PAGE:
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  • Why Your Relationships Hurt


    If you really thought about it, I bet you could come up with a description of what your perfect relationship would feel like. The relationship that you consciously want would be unconditionally loving and supportive, intimate and fun. But no matter what you do, you can’t find that relationship. It’s like you are cursed. You keep ending up with partners who make you feel unloved, unsupported, undervalued, unseen and stressed. You keep asking yourself “why do I deserve this?” Well guess what, it has nothing to do with deserving. It has everything to do with your subconscious mind. We are creatures of habit. In this world, which feels chaotic and unsafe to us, we feel as if we can guarantee stability, continuity and a sense of certainty by returning to what is familiar. Instinctually we eat at that same restaurant every week or month. We sleep on the same side of the bed. We assign specific spots to our kitchen utensils. We wear the same style of clothing. We watch the same television shows, we have sex the same way… do I need to go on?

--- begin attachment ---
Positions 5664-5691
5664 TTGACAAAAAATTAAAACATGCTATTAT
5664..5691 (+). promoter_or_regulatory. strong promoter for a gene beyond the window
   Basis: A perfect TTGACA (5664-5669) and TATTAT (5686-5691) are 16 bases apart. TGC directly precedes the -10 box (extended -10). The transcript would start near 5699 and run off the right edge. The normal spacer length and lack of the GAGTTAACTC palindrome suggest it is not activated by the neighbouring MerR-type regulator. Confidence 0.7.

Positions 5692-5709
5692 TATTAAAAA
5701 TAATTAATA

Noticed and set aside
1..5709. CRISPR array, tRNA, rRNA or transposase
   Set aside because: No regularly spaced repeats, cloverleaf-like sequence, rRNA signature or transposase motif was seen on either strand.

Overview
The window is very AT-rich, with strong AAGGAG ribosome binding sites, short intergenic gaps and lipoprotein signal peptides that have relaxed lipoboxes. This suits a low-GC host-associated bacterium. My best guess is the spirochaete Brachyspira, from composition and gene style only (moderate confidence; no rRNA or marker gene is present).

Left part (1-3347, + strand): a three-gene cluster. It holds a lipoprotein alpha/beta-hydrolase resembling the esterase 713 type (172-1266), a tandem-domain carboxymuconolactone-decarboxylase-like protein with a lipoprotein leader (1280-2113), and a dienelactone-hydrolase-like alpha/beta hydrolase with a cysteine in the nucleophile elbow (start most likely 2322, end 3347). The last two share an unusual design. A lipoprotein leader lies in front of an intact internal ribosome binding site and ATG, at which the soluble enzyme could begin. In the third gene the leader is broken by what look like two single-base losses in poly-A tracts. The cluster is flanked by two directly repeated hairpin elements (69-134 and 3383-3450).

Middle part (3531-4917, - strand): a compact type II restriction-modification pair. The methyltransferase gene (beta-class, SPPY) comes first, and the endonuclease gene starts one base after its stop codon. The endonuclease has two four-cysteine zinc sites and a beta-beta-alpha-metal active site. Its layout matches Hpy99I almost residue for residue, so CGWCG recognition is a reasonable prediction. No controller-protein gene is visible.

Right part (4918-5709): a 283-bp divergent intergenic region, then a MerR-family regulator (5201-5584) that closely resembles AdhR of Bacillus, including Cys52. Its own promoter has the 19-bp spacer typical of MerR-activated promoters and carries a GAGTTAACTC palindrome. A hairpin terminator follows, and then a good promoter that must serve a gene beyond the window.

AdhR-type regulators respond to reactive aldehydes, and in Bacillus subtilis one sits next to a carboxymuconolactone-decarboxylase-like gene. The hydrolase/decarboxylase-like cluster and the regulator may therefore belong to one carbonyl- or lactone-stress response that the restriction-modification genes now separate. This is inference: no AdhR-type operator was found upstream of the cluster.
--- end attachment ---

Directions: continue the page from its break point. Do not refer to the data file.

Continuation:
Here’s the thing, when you were a child, with no conscious idea about what love is, and with a cerebral cortex that was not developed yet, you were interacting with the world purely through felt perception. You felt the world long before you intellectualized it. And the way you felt about something, set up your expectations and then beliefs about that thing. Even if you had a violent, abusive or lonely childhood, your home was still “home”. It was where you went to sleep at night. It is where you were fed and clothed (or not fed and clothed). It was where you got your attention (or lack there of). Children are born loving their parents. And they are born assuming that their parents love them. The relationship with the family they are born into is their first taste of human connection and thus, their first taste of love. It doesn’t matter if we, in our adult perspective look backwards and say “that was not a loving household”, a child doesn’t know any different than this version if love that exists in their home. Because of this, they associate LOVE with HOME. The way that they felt in their home and in their relationship with their parents becomes their definition of love. This means, if your home felt like chaos and confusion and loneliness and deception, you think that is what love is supposed to feel like. As we grow up, we become conscious of what is good and what is bad. We banish things we think are bad to the subconscious mind. We try to deny them, we try to avoid looking at them and we try to forget them, and often succeed. This is why so many people do not remember their childhoods. The minute that we develop a conscious definition of what love is and how we want love to feel, we create a rift between our subconscious definition of love and our conscious definition of love. Consciously, we know love should feel loving and supportive and open and trusting. Subconsciously, we know love should feel unloving, unsupportive, constricted and fearful. On a conscious level, we think we are going after the partners who will make us feel that conscious definition of love. But, our subconscious mind (the one that is in charge of our instant biochemical attraction to someone) which is much more primal and much more in charge of our emotions, only allows us to become attracted to someone who fits it’s definition of love. Your mind will link any associations you have with home, with what love is supposed to feel like. And when you consciously decide you want love in your life, your subconscious compels you towards partners who satisfy those associations you have with love. Your subconscious mind takes you back to your childhood home. So this is how it works, if love equals home and home equals abandonment than love equals abandonment.